By Sahil Patel
At a private “CEO lunch” during the recent DEW industry conference, executives from a broad range of companies discussed the current and future state of digital entertainment. Naturally, they explored a variety of issues, from measurement to new and disruptive distribution models; but one thing, above else, was top of mind for almost everybody in that room: virtual reality.
That should come as no surprise. Ever since Facebook acquired VR technology and devices startup Oculus VR for a cool $2 billion, Hollywood can’t stop talking about VR. When Facebook announced the deal, its founder and CEO Mark Zuckerberg told analysts that Oculus is the “clear leader in something that has the potential to be the next important, or one of the next most important computing platforms.”
But what does that mean for video and entertainment?
Broadly speaking, “computing platforms” have already disrupted the worlds of film, TV, and advertising. What VR offers, though, is something completely new. It’s not just another screen to watch video content on, it’s a completely different type of video content.
It could be revolutionary, no question. Before then, though, it has a few issues of its own to overcome — chiefly, is VR even something that people want?
“That’s a loaded question because you’re preaching to the choir,” says Matt Apfel, VP of strategy and content at Samsung’s Media Solutions Center America, which encompasses the company’s VR video platform Milk VR, one of the early content and manufacturing bettors in the space. “VR is a significantly different experience from TV, or mobile video, or online video, so the big question mark going into this was: is it truly different enough to make people notice?”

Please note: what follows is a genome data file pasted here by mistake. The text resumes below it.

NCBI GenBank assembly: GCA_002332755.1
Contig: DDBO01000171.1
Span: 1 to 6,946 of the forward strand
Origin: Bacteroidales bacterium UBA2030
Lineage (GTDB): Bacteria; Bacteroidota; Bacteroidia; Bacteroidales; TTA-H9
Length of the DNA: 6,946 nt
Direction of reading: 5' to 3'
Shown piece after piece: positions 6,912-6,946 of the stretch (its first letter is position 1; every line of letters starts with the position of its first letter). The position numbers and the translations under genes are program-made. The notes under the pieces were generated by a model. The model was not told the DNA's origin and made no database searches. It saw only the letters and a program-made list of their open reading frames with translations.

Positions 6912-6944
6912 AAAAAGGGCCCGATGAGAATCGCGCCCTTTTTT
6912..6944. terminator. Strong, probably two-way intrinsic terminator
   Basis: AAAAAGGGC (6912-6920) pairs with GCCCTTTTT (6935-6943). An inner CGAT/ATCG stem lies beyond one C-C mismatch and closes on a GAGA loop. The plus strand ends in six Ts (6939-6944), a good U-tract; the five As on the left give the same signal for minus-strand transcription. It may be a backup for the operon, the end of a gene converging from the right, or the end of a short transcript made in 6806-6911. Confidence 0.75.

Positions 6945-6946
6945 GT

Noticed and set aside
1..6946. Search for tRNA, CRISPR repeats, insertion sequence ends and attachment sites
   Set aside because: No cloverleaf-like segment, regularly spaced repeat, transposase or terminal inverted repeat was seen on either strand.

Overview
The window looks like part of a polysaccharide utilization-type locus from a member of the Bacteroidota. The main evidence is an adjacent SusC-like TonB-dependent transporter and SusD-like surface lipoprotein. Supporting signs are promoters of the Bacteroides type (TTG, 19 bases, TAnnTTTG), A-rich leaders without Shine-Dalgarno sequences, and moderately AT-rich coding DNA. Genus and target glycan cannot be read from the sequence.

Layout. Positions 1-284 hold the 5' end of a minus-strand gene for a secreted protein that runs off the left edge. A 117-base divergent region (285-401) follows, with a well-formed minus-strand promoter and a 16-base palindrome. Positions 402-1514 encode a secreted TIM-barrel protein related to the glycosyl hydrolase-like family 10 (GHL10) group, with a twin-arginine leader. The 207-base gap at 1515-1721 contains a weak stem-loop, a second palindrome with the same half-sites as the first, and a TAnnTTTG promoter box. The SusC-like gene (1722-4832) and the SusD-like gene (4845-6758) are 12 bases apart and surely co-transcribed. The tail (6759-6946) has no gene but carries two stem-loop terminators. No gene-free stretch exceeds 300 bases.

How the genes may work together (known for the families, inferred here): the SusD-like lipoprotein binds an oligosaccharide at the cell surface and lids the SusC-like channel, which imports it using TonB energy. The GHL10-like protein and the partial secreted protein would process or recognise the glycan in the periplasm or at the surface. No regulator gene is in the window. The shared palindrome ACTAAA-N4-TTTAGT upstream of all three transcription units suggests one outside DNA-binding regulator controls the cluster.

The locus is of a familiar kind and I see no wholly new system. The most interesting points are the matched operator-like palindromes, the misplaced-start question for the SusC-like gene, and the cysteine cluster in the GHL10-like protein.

To Apfel and the Samsung team, based on its initial investments in the VR space and the feedback they’ve received from those who’ve expressed interest in, seen, and/or used the Samsung Gear VR, the answer is yes.
“It becomes a question of time,” he adds. “Will it take eight months? Will it take 22 months? Will it take four years? Hopefully, it’s eight months, but I think it’s only a matter of time before people come into this ecosystem and realize that I don’t have to throw away my TV set, I don’t have to put down my phone… Eventually, you’re going to have this as another way to experience content, just in a different, more immersive way than you do on the screens that you already have.”
Thankfully, VR already has a core audience of “enthusiasts” that developers and manufacturers can sell to. Many of them are also gamers, who are pretty used to (and generally passionate about) interactive entertainment. As they have done for gaming, these individuals can play a major role in how VR content, products, and services are made.
“One of the things we don’t want is for someone to buy it without knowing what they’re getting into,” says Nick DiCarlo, who heads Samsung Gear VR. “So it was really targeting that enthusiast community — we put it out in a limited fashion and got feedback, and the feedback has been overwhelmingly positive.”
That said, for VR to succeed, it can’t become a fad; it has to be mainstream. Here, the other important element of VR as a content format comes into play. “You think of virtual reality and the first thing you think of is gamers,” says DiCarlo. “The second thing a lot of people think of is video, and video, we think, is the big opportunity because it’s something that everybody does.”
This is why Samsung and others in the VR space have been working with various premium video content